In the coming years, Southam injected HeLa and other living cancer cells into more than six hundred people for his research, about half of them cancer patients. He also began injecting them into every gynecologic surgery patient who came to Sloan- Kettering's Memorial Hospital or its James Ewing Hospital. If he explained anything, he simply said he was testing them for cancer. ...

No patients died from these experiments, so the doctor didn't feel he was doing anything wrong. He was advancing science; if patients had been told they were being shot up with live malignancies, he feared they would not have let him do it.

Fortunately, three young Jewish doctors, grimly aware of the Nuremberg trials' verdicts condemning Nazi doctors for experimenting on captive human subjects, blew the whistle on Southam and the medical establishment that saw nothing wrong with his activities. The experimenting doctor received no more than a slap on the wrist, suffering no professional penalty for his conduct.

But the episode led the National Institute of Health to require that proposals for government funding of scientific research should be approved by review boards that included laypeople
from diverse races, classes and backgrounds as well as doctors and scientists. Out of this ferment, the modern concept of "informed consent" in medical research was born.

Scientists howled that progress would cease if there were such restraints on their work; but the curbs were enacted and research chugged along. Many people are at least somewhat willing to give consent, though questions always remain about how well most of us understand what we consent to.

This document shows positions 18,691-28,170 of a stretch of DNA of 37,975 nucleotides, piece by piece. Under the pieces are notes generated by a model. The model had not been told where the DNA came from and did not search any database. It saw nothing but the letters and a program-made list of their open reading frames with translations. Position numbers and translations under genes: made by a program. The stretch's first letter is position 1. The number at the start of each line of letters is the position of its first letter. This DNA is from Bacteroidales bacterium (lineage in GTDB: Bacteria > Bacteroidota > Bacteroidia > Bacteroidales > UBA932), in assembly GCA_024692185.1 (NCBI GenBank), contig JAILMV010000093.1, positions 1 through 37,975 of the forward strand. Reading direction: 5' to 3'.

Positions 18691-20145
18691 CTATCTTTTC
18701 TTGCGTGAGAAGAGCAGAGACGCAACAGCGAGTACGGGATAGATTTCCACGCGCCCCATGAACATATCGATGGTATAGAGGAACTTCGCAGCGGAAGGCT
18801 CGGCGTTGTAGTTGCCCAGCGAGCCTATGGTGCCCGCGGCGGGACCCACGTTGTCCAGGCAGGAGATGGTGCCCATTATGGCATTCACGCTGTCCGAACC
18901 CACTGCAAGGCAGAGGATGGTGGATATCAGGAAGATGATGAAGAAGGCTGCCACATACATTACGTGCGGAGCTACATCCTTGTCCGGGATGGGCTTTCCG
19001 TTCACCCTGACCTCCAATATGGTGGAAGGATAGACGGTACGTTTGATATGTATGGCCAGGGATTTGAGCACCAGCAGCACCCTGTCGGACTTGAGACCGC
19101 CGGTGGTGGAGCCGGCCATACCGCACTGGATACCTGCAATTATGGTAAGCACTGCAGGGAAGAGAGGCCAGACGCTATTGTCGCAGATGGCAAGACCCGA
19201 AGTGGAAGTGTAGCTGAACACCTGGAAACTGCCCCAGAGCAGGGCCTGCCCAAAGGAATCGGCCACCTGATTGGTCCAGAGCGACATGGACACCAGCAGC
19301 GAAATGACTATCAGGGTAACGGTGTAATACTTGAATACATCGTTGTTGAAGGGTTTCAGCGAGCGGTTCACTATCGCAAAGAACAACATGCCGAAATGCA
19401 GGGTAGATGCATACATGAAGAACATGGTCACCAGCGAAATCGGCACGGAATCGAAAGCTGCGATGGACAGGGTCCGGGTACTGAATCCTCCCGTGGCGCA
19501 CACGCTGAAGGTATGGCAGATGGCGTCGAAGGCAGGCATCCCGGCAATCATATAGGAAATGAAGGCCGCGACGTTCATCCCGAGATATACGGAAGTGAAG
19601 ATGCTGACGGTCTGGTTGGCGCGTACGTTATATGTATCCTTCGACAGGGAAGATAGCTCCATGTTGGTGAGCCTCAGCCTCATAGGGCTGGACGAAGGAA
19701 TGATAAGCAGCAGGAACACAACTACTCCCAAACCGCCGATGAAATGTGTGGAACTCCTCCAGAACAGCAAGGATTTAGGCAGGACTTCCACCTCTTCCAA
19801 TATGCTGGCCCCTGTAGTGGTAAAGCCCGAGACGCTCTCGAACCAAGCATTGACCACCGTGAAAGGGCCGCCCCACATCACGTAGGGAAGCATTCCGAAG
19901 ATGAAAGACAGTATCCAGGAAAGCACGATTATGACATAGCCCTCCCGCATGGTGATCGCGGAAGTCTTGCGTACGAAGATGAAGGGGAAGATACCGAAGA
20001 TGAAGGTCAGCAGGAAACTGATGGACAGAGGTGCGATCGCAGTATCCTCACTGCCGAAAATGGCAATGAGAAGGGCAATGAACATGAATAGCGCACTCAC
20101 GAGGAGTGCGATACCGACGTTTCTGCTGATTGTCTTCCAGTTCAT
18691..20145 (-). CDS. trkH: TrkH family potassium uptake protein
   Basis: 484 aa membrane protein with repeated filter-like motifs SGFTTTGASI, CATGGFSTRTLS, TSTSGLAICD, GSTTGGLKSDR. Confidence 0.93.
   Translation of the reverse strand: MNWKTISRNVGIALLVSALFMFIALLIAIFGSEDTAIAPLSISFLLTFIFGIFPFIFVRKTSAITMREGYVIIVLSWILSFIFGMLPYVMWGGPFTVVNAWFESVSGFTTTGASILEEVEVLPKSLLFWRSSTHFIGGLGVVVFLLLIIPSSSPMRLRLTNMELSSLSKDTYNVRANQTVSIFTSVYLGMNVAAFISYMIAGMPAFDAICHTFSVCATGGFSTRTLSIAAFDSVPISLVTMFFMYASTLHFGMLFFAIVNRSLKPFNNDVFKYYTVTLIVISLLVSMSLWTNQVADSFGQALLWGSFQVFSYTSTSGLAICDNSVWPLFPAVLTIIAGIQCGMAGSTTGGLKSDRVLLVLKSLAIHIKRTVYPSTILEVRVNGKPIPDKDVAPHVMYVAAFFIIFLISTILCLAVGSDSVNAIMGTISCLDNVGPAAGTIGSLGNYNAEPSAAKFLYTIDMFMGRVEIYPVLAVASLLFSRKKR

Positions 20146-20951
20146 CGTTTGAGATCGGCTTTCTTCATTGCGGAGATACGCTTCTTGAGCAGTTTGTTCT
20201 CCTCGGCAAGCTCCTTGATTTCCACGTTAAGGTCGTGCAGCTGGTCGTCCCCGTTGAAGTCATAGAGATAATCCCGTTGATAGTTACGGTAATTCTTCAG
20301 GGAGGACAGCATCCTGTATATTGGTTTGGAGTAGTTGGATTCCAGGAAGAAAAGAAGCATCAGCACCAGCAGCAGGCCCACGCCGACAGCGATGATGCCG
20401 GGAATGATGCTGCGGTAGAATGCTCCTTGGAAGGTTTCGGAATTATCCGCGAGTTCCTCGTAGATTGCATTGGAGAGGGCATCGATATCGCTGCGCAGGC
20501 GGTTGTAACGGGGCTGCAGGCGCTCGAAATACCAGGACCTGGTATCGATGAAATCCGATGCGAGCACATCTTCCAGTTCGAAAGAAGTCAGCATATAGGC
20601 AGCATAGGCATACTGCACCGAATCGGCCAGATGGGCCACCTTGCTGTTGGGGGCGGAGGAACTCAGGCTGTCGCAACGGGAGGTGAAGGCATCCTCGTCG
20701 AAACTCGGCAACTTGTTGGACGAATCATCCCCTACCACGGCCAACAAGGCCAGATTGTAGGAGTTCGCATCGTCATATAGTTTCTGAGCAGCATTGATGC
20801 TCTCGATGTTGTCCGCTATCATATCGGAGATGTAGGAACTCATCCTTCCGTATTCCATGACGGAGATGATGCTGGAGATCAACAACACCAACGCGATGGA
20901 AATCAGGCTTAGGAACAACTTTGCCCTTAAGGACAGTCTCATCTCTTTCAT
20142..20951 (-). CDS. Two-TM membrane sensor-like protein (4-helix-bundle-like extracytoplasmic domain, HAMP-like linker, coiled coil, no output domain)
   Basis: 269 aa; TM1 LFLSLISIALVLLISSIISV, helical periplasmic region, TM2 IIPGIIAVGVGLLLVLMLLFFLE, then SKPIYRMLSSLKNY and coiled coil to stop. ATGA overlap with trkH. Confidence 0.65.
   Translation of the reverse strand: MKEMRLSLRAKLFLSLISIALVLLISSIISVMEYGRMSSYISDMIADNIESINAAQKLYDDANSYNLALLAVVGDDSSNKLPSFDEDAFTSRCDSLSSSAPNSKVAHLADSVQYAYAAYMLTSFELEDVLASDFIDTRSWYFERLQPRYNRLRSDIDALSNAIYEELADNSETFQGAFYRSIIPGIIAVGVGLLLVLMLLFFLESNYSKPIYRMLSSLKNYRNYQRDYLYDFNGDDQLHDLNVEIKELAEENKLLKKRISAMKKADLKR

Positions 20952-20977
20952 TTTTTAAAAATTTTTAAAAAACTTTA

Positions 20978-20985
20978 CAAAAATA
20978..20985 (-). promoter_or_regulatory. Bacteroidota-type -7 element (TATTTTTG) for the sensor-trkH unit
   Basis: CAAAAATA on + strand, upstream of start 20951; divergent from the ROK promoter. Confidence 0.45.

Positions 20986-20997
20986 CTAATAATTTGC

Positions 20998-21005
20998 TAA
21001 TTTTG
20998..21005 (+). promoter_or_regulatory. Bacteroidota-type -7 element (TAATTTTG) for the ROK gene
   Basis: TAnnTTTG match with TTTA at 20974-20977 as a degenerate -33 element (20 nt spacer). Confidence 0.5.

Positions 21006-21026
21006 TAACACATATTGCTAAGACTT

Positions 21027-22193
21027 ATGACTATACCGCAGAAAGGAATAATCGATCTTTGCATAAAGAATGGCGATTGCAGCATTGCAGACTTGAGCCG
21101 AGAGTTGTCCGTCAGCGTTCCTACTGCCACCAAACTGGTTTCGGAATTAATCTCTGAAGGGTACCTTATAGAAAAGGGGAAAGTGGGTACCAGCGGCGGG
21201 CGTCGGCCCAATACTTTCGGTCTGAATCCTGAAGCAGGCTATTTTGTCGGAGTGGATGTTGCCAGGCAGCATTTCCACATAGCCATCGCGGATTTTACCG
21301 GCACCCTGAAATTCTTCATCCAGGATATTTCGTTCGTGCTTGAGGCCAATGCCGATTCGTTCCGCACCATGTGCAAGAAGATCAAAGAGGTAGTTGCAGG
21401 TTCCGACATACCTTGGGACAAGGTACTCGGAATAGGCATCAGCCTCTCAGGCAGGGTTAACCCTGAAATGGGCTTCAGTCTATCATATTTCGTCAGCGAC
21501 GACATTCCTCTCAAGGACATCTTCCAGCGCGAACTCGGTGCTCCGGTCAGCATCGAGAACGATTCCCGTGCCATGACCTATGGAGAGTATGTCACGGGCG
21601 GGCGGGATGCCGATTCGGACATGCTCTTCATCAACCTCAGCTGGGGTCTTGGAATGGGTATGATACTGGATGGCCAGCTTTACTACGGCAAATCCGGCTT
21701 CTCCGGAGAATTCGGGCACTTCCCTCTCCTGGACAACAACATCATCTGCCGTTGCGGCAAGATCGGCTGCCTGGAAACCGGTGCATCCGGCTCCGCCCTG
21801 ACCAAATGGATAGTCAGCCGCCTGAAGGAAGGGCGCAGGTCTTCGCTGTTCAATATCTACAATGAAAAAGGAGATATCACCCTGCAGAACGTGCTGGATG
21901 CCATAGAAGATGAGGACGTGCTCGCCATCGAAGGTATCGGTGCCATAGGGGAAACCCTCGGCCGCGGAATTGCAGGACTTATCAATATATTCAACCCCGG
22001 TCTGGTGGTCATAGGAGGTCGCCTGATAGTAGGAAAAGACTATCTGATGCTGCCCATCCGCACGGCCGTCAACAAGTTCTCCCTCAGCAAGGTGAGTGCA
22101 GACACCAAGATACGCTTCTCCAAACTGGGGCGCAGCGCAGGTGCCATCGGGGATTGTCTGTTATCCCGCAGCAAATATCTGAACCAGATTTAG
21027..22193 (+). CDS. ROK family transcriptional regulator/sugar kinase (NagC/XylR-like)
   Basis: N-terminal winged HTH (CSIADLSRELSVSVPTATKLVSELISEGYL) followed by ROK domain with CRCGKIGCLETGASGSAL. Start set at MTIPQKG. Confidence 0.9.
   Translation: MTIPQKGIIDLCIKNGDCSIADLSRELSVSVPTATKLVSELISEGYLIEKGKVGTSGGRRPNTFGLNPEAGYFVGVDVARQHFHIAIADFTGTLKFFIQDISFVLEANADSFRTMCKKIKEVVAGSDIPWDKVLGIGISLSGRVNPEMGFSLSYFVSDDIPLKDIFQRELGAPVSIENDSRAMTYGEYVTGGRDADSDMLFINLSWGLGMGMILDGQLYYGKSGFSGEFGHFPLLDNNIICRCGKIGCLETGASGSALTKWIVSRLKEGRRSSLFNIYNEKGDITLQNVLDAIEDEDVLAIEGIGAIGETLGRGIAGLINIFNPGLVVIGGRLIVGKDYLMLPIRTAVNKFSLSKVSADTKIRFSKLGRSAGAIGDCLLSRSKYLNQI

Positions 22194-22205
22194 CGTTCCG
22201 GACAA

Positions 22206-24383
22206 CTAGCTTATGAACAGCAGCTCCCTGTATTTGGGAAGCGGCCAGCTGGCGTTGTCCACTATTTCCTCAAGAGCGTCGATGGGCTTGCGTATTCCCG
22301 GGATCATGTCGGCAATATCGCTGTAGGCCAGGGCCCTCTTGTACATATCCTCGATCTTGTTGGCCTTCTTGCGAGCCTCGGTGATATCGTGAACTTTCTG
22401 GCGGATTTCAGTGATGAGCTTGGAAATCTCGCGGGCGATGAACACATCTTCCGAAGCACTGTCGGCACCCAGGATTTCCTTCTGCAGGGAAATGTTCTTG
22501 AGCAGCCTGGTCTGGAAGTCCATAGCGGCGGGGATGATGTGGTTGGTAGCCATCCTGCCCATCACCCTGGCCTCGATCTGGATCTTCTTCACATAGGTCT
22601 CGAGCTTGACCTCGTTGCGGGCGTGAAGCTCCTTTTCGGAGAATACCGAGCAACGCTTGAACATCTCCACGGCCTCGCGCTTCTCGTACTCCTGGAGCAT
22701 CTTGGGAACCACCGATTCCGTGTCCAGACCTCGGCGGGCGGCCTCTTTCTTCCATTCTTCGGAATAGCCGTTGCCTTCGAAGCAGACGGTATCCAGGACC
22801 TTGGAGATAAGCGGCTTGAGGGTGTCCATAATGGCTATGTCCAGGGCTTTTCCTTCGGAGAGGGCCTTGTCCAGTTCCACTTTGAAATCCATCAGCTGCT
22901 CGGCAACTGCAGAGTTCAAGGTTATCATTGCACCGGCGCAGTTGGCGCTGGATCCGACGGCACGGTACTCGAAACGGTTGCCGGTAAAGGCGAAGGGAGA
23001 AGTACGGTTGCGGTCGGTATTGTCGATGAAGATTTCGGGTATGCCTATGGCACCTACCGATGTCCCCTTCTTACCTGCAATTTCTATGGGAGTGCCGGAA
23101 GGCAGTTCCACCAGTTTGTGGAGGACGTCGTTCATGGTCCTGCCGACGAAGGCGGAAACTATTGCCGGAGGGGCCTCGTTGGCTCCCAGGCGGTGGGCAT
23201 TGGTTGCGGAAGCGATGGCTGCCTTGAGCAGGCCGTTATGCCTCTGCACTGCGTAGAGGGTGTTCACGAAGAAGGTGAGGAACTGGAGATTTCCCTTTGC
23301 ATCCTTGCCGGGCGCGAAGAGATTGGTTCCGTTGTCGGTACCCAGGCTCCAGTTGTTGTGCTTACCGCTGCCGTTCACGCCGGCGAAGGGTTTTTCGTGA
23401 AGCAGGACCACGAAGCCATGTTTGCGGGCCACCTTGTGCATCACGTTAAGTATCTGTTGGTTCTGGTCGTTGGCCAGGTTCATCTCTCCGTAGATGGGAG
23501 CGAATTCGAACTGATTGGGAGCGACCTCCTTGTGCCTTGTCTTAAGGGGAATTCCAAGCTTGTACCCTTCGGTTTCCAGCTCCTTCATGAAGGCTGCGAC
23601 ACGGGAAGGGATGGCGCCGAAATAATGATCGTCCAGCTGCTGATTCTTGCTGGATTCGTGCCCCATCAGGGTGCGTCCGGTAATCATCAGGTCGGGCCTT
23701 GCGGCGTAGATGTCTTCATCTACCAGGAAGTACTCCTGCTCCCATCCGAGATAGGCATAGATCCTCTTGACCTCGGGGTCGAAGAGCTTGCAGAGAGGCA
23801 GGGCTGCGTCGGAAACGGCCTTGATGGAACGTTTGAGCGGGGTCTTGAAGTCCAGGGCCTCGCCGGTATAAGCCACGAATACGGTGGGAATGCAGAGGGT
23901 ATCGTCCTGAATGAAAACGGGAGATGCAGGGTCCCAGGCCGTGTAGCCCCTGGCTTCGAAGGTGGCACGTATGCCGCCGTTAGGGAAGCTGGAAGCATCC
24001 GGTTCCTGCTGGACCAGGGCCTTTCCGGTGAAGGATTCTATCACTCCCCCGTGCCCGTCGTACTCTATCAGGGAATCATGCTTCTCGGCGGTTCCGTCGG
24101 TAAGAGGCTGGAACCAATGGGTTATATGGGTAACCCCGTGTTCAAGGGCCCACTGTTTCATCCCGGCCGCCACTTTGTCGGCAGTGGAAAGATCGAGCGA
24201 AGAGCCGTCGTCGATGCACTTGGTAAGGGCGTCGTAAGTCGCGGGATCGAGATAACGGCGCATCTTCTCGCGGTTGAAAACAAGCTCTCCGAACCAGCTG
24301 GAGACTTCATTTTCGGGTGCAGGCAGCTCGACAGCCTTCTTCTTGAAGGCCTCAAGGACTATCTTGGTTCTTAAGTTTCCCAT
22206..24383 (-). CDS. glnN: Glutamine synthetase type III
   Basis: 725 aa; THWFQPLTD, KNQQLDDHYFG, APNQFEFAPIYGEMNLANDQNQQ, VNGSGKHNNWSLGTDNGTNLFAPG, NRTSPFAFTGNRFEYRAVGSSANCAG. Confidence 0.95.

However, as Skloot explains, even harder issues lurked in questions about individual privacy and commercial exploitation of bits of our bodies when they are handed over to the medical profession. Henrietta Lacks concludes with a careful afterward about the contemporary shape of these issues that should be required reading for scientists and concerned citizens. As research progresses deeper into unraveling the human genome, these questions will become ever more urgent.

Again, Skloot explicates the problem succinctly on her website:

The thinking in science has always been that everyone should participate freely in tissue research -- giving freely of their cells and tissues -- because it helps medical progress. When you go and have a biopsy taken at a hospital, you sign a form that says my doctor can dispose of my tissues any way he sees fit or use them in research, those tissues are stripped of your identity and used in research.

The attitude has long been that everyone should allow their tissues to be used for the good of science because everyone benefits, since the research leads to important drugs, vaccines, etc.

But the thing is, not everyone does benefit in the United States, because we don’t have universal access to health care. There is an imbalance in this country, which means many of the medical advances coming from tissue research aren’t available to everyone, sometimes including those who provided raw materials for the research.

My emphasis. That's the fulcrum of Henrietta Lacks' story. Rebecca Skloot has told it with balance and complexity.

1 comment:

Darlene said...

That is shocking and sickening. I have heard of similar tests being performed on male prisoners, but never female ones. What kind of a world do we live in?